In July, the New Zealand team travelled to Apia to play their Pacific neighbours Samoa. To many followers of rugby this non-competitive, exhibition match may have otherwise seemed like just an ordinary match between two rugby-mad nations. However the meeting at Apia Park was in fact an historic occasion as this was the first time, since the establishment of the Western Samoan team back in 1924, that New Zealand had played in the Samoans’ backyard.
Sadly, international sides such as New Zealand and other ‘first division’ international teams are likely to pass over opportunities to play games, home or away, against the likes of Samoa because such games lack commercial value.
Argentina’s third place finish at the 2007 Rugby World Cup put pressure on global rugby institutions to allow the South American side to participate in the Southern Hemisphere’s Tri Nations Championship. In 2012 Argentina were finally admitted to the reformed Rugby Championship alongside New Zealand, Australia and South Africa. This was undoubtedly a positive step forward. The Pumas had earned their right to compete in a regular tournament against some of the world’s leading international sides. Yet more could, and should be done, to try and help develop other national teams in other parts of the world.
A welcome move would be for the so-called ‘top tier’ or first division international teams (generally considered to be the ten countries which participate in either the Six Nations and Rugby Championship) to play more games against second tier sides such as Samoa, Tonga, Fiji, Japan, Canada, USA, Georgia and Romania. At present, the international rugby calendar follows a predictable format. In every non-World Cup year the Northern Hemisphere giants head south to play a series of tests against South Africa, Australia, New Zealand, or Argentina. During the autumn these Southern Hemisphere sides tour Britain and Ireland, France and Italy.
When travelling north or south of the equator, Tier 1 nations’ tours could include a ‘stop off’ en route in say, Bucharest, Vancouver or Suva. These games could be coordinated so as to ensure that each of these aforementioned second tier nations, and possibly a few more not mentioned here, get to play at least two games a year, one in the summer and one in the autumn/winter, against first tier Northern and Southern Hemisphere teams.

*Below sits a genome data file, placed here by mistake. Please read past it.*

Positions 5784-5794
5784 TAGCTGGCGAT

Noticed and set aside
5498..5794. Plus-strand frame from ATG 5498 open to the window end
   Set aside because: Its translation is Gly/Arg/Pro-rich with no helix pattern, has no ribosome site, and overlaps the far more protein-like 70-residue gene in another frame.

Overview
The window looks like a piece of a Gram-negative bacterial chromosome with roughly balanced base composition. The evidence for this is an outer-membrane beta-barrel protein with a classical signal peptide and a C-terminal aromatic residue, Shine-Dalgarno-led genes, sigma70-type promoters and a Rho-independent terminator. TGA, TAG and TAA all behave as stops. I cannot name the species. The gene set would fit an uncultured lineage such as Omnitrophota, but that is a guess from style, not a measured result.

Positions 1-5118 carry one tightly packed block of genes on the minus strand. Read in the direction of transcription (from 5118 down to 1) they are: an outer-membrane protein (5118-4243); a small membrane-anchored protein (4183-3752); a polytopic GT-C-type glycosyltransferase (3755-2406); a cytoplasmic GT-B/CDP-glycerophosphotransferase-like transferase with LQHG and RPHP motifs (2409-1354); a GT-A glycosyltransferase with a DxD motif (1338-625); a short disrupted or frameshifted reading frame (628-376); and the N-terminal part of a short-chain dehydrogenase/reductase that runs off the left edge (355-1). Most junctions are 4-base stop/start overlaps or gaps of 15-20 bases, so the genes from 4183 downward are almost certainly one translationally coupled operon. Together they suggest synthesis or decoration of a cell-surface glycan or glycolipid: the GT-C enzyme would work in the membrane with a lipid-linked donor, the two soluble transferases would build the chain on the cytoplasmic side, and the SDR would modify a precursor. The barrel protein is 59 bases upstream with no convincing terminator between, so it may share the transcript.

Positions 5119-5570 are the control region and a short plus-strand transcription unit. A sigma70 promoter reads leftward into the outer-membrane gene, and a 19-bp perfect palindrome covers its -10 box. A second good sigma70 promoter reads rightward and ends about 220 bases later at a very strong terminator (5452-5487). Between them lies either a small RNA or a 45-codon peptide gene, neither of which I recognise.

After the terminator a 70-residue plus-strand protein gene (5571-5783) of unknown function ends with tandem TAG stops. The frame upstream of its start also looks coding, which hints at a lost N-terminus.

The current Six Nations format could be reformed so as to give another European country the opportunity to participate in the tournament. This could be done by permanently expanding the number of countries to seven, or through a promotion and relegation system between the Six Nations and the European Nations Cup (effectively the second division Six Nations) which this season was contested by Georgia, Romania, Spain, Portugal, Russia and Germany.
The monthly magazine Rugby World has suggested that a play-off system could operate between the two competitions whereby the team which finishes last in the Six Nations would play the European Nations Cup’s champion, home and away, to contest a place in the following season’s Six Nations. The losing side would play in the European Nations Cup for the following season.
If European Rugby authorities were to indefinitely expand the tournament to seven then Georgia has made the best case to be included as the seventh nation. The ‘Lelos’, as they are known, have dominated the Europe’s second tier competition, winning eight tournaments since its inception in 2000, twice as many as their nearest rival, Romania. Georgia is currently playing in their fourth consecutive World Cup and Georgian players have featured regularly in high-level club competitions. Last year, seven members of the international squad were playing in the Southern Hemisphere’s Super 15 Competition whereas others ply their trade in professional French club sides such as Toulon and Montpellier. Captain Mamuka Gorgodze was selected as Best Foreign Player in the Super 15 in 2011.
There might be doubts over whether the Lelos are ‘ready’ to compete alongside the original six teams, and if they were to be included then would they have little hope of becoming more than the whipping boys of the tournament? While Georgia may suffer some heavy defeats along the way, to think that they will get whacked in every game is rather presumptuous. At the 2007 World Cup Georgia came within (literally) inches of defeating Ireland and have run Italy close before when the sides have met.
Georgian rugby can only benefit from playing in a more competitive, higher quality competition against Europe’s top international sides on a regular basis. Nobody would argue that Italian rugby has regressed following 16 seasons of playing Six Nations rugby or that Argentinian rugby has been hindered by the expansion of the Tri Nations three years ago.
Georgia’s dominance in the European Nations Cup over the last decade illustrates that they are worthy and also ‘ready’ to become the seventh member of a new Seven Nations tournament. If both national and world rugby institutions are truly committed to strengthening and developing the game in other parts of the world then they should embrace change. The surest way to do this is by arranging more regular test matches between first and second tier nations and by opening the door for Georgia to join Europe’s elite.